Bulletin of Volcanology

, Volume 52, Issue 1, pp 1–27

Snow and ice perturbation during historical volcanic eruptions and the formation of lahars and floods

A global review
  • Jon J Major
  • Christopher G Newhall

DOI: 10.1007/BF00641384

Cite this article as:
Major, J.J. & Newhall, C.G. Bull Volcanol (1989) 52: 1. doi:10.1007/BF00641384


Historical eruptions have produced lahars and floods by perturbing snow and ice at more than 40 volcanoes worldwide. Most of these volcanoes are located at latitudes higher than 35°; those at lower latitudes reach altitudes generally above 4000 m. Volcanic events can perturb mantles of snow and ice in at least five ways: (1) scouring and melting by flowing pyroclastic debris or blasts of hot gases and pyroclastic debris, (2) surficial melting by lava flows, (3) basal melting of glacial ice or snow by subglacial eruptions or geothermal activity, (4) ejection of water by eruptions through a crater lake, and (5) deposition of tephra fall. Historical records of volcanic eruptions at snow-clad volcanoes show the following: (1) Flowing pyroclastic debris (pyroclastic flows and surges) and blasts of hot gases and pyroclastic debris are the most common volcanic events that generate lahars and floods; (2) Surficial lava flows generally cannot melt snow and ice rapidly enough to form large lahars or floods; (3) Heating the base of a glacier or snowpack by subglacial eruptions or by geothermal activity can induce basal melting that may result in ponding of water and lead to sudden outpourings of water or sediment-rich debris flows; (4) Tephra falls usually alter ablation rates of snow and ice but generally produce little meltwater that results in the formation of lahars and floods; (5) Lahars and floods generated by flowing pyroclastic debris, blasts of hot gases and pyroclastic debris, or basal melting of snow and ice commonly have volumes that exceed 105 m3.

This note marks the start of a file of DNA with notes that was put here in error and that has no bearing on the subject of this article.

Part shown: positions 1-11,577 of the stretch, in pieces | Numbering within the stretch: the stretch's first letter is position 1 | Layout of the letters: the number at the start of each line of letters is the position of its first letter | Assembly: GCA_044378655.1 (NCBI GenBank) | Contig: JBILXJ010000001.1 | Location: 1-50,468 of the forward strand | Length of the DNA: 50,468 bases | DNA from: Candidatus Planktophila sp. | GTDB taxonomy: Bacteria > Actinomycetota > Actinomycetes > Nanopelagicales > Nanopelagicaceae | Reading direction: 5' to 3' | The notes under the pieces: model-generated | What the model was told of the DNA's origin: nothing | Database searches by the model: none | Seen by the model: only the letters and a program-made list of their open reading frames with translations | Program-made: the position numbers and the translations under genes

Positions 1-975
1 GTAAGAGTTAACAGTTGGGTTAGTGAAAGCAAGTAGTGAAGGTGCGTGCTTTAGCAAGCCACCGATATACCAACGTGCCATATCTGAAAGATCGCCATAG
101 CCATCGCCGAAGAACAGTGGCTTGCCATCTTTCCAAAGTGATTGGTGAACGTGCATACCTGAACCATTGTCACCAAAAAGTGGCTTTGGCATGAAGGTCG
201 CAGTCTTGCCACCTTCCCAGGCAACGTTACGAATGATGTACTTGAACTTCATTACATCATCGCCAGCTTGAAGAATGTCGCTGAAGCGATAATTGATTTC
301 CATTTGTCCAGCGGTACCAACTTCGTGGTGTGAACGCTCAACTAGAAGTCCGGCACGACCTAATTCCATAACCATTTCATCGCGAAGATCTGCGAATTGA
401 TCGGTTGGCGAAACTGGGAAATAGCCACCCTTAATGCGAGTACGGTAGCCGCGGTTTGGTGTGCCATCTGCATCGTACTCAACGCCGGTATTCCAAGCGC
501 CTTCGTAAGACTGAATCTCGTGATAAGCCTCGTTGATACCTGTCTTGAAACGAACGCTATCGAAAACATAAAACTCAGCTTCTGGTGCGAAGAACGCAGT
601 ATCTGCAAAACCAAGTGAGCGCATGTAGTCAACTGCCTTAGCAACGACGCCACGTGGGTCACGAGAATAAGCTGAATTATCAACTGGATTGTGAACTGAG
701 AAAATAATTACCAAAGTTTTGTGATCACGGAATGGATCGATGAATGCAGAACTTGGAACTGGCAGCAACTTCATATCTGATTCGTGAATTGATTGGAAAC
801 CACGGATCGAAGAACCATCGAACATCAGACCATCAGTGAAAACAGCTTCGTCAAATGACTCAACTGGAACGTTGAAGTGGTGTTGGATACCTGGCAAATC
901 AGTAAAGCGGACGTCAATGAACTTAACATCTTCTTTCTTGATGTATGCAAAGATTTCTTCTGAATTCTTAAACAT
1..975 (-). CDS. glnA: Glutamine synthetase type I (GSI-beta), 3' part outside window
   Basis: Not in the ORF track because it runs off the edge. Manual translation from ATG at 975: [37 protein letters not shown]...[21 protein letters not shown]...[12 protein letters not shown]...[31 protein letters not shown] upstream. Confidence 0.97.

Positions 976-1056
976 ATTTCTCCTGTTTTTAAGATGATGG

The glowing lava (pyroclastic flow) which flowed with force over ravines and ridges...gathered in the basin quickly and then forced downwards. As a result, tremendously wide and deep pathways in the ice and snow were made and produced great streams of water (Wolf 1878).

Copyright information

© Springer-Verlag 1989

Authors and Affiliations

  • Jon J Major
    • 1
  • Christopher G Newhall
    • 1
  1. 1.Cascades Volcano ObservatoryUS Geological SurveyVancouverUSA
  2. 2.US Geological SurveyNational CenterRestonUSA